How a card change affects your credit score


Dear Liz: I have an American Express card and two Visa cards, which I have held for many years. I received a notice that my American Express card is being converted to a Visa card. I don’t want a third Visa card, but I have no choice. For credit score purposes, will this conversion appear to be a closure of my old card and a request for a new one? Obviously, closing a long-standing credit card and applying for a new one will affect my excellent credit score, which is 830. If I decided to apply for a new American Express card, what impact would that have on my score?

Responnse: Conversions from one issuer to another can have a temporary negative impact on your credit scores because one account is closed and another is opened. The effect should be minor as long as you have other open and active accounts.

In a month or two, the new account should show the same history as the old one and your scores should recover. (By the way, you have multiple credit scores, and your scores change all the time. As long as they’re usually over around 760, you should get the best rates and terms from lenders.)

The type of card is generally less important than the benefits associated with the card. If these benefits are useful to you and are enough to offset the annual fee, consider keeping the card. Its long history and credit limit are likely contributing to your scores.

That doesn’t mean you have to keep a card that you really don’t want. However, the fewer cards you have, the more care you will likely have to be when closing one.

You can always add an American Express or other card to your wallet. Adding a new card usually drops your scores to less than five points. The effect is temporary and the new account could positively contribute to your scores over time.

Social Security and the fiscal torpedo

Dear Liz: People are generally advised to wait as long as possible (full retirement age or later) to purchase Social Security in order to maximize benefits. If a couple has low expenses and substantial pensions, wouldn’t it be wise to take Social Security earlier, in order to preserve the retirement funds to pass on to their heirs? Social Security payments stop on death, while retirement accounts are passed on to heirs.

Responnse: If your main concern is preserving an inheritance, maximizing your Social Security payments could help you reduce the amount you need to withdraw from long-term retirement funds.

Starting early could also make you more vulnerable to what’s known as the fiscal torpedo, which is a sharp increase in marginal tax rates because of the way Social Security is taxed when a person receives other income. People who only receive Social Security don’t face the torpedo, and people with higher incomes probably can’t avoid it, but people with middle incomes may be able to soften the blow by delaying security. social security and tapping into their retirement funds instead.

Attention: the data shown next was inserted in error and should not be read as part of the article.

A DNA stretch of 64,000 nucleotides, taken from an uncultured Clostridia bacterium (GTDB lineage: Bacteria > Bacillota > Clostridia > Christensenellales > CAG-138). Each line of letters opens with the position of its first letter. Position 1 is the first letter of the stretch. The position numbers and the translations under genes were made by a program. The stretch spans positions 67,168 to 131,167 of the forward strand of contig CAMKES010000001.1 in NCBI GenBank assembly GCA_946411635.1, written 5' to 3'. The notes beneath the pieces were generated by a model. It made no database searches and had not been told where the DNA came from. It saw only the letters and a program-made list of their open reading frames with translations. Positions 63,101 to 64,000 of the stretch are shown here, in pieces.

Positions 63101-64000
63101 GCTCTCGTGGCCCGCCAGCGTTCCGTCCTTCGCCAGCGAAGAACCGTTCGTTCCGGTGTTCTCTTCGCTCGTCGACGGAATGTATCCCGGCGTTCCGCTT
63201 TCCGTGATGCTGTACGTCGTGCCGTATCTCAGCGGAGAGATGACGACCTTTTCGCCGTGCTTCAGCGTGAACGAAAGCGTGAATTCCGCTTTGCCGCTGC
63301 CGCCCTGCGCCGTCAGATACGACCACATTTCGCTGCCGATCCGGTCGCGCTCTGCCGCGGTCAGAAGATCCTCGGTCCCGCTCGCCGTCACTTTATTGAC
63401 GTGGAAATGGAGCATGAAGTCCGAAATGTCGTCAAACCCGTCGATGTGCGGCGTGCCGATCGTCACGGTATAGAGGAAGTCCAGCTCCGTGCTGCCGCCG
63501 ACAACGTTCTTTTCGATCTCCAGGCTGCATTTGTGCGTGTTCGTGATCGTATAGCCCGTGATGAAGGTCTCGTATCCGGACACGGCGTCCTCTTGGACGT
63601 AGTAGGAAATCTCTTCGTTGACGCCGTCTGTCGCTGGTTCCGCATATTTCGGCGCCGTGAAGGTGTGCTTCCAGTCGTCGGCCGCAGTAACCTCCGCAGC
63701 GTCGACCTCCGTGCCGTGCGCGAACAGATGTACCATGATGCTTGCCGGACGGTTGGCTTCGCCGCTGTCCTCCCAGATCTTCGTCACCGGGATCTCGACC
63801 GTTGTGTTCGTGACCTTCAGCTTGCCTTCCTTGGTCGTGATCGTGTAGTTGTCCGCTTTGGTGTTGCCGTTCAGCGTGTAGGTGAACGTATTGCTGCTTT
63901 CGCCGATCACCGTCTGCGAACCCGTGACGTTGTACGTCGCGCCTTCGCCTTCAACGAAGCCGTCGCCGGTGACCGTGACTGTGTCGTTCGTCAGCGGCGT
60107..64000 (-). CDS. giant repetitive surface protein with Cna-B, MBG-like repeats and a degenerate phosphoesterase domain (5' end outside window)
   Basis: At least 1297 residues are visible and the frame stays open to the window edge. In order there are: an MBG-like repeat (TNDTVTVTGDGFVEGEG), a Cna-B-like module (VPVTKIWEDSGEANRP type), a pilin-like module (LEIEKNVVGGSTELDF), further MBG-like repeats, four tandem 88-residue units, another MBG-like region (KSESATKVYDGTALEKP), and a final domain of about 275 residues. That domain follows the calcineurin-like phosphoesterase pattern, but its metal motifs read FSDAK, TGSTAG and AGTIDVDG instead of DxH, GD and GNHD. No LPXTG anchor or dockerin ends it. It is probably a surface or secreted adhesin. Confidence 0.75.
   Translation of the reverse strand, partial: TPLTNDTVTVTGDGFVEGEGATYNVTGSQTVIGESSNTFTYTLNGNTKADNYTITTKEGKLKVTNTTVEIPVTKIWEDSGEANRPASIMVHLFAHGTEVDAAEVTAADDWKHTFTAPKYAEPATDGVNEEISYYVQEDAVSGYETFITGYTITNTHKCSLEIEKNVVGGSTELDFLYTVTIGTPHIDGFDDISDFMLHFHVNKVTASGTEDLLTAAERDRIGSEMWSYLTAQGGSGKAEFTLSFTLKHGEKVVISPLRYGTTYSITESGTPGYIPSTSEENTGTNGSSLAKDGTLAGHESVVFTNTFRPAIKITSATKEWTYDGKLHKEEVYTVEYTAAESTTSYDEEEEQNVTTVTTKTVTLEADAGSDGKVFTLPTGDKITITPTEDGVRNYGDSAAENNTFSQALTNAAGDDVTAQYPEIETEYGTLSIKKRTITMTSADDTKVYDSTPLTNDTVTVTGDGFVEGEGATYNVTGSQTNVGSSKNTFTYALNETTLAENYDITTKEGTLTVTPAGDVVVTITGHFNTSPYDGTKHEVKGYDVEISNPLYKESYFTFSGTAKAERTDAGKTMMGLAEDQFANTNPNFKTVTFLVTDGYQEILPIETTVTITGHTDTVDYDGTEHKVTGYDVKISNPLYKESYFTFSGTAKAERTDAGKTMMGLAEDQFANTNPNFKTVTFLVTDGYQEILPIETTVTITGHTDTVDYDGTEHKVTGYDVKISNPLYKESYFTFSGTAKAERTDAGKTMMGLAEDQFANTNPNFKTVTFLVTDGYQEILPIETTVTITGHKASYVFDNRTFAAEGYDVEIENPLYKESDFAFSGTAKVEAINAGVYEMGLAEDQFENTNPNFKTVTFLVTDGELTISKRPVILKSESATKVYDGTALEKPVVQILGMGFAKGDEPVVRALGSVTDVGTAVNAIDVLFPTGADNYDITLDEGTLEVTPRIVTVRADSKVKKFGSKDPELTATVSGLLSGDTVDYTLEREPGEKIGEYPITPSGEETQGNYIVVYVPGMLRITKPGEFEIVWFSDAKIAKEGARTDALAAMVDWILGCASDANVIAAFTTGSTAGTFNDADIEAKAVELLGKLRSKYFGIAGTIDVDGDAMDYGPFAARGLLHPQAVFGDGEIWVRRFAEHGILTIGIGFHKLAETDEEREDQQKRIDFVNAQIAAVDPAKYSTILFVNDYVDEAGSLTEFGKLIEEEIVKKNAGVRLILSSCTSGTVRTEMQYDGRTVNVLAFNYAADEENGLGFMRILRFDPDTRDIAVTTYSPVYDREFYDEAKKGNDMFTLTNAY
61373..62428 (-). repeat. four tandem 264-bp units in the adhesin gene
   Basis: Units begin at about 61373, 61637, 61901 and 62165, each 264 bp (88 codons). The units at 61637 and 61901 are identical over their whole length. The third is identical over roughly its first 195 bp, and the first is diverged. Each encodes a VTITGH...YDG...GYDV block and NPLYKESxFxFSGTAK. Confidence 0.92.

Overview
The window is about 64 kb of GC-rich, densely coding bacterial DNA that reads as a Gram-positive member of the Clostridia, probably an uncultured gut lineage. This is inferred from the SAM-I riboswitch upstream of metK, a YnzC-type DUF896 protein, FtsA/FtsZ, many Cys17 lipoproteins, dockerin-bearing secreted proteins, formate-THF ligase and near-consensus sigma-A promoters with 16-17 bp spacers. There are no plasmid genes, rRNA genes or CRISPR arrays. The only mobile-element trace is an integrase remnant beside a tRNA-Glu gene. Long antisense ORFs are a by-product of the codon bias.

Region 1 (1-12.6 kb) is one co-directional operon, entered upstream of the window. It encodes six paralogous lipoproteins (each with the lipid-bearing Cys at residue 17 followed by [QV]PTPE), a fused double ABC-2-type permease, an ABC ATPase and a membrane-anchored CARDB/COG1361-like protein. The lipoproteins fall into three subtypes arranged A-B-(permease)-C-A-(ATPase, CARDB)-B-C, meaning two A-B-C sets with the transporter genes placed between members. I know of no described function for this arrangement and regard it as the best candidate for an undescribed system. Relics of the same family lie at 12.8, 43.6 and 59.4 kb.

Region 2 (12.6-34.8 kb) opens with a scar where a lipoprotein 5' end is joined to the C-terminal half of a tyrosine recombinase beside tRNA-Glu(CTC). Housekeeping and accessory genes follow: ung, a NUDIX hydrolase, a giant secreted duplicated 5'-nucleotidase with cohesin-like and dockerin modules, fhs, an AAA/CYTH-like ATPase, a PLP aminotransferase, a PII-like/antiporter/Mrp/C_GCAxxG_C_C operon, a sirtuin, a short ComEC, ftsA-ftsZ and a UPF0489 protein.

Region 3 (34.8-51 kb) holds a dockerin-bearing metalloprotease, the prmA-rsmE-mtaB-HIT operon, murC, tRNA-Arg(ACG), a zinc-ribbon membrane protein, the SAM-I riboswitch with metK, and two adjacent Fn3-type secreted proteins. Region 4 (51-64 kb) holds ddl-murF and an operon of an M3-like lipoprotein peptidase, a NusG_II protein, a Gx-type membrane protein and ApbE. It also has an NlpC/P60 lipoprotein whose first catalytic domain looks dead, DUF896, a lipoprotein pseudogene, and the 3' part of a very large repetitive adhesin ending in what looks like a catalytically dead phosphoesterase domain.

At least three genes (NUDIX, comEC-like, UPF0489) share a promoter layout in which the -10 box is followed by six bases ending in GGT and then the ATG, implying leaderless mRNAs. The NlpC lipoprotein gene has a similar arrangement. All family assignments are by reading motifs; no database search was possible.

One way to preserve the assets of heirs is to convert traditional retirement accounts to Roth IRAs. This requires paying taxes on conversions, but then you wouldn’t face the minimum distributions required on Roth accounts.

Calculating the best course can be difficult. You can pay anywhere from $ 20 to $ 40 to use sophisticated claims software such as Social Security Solutions or Maximize My Social Security to model various options, or consider seeing a paid advisor.

Dependence insurance

Dear Liz: I would appreciate your thoughts on long term care insurance programs. Ours just announced a 52% rate hike with a possible 25% increase next year. While I realize that none of us can predict the future, are there any guidelines you can suggest when deciding whether, for example, a healthy 80-year-old needs the maximum coverage of 10 years or can get away with three one year coverage period?

Responnse: Most people over 65 will need long-term care, but most will need it for less than three years. You may want to err on the side of caution and go for a longer period of coverage if you have a family history of dementia.

Liz Weston, Certified Financial Planner, is Personal Finance Columnist for NerdWallet. Questions can be sent to him at 3940 Laurel Canyon, No. 238, Studio City, CA 91604, or by using the “Contact” form at


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